The remarkable thing, after the completely null results of the mass spectrometry, was that each of the metabolic tests yielded an apparently positive result, suggestive of the existence of life forms in the soil! A full interpretation and discussion of the results would be rather complex; indeed, the experimental procedures were also necessarily complex, in ways I will not go into. Perhaps the second of these remarks deserves a little elaboration, which I will provide through the example of a typical precautionary step. The Viking landers picked up numerous soil samples, some of which were immediately heated to extremely high temperatures to kill any microorganisms which might be present. These now-sterile samples provided controls: they subsequently got exactly the same treatment as the unheated samples, so that we could see how diferently they might behave. Such controls are important in all branches of experimental science, including the health sciences. In the lecture, I showed you some of the graphs and figures which summarise the Viking tests. (Anyone who wants to know more should see me for specific references.) The details don't matter, but the exciting conclusion was that all the active metabolic tests gave strong positive results, although not without some ambiguity, in apparent confirmation of the hypothesis that there were micro-lifeforms in the Martian soil. But how can this be squared with the complete absence of organic compounds in the soil?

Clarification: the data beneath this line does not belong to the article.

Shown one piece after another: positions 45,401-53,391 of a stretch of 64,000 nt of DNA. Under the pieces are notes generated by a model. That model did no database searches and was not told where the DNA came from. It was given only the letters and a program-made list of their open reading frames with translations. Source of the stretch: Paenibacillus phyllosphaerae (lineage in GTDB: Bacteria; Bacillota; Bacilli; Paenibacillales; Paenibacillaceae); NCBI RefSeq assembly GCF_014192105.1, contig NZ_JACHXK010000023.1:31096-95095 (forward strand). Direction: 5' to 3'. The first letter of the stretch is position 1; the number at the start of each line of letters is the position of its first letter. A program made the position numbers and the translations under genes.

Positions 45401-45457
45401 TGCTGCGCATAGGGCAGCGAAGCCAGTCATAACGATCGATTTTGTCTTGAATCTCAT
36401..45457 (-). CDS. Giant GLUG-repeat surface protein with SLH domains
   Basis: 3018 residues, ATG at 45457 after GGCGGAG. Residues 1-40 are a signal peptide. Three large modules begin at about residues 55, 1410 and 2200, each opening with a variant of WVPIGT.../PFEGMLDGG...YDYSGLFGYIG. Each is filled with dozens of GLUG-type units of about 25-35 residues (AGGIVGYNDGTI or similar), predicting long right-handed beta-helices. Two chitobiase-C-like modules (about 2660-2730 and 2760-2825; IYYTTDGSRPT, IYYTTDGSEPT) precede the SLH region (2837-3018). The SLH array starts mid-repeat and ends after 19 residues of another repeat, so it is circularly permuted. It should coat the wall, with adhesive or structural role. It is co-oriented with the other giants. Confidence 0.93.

The Present Interpretation.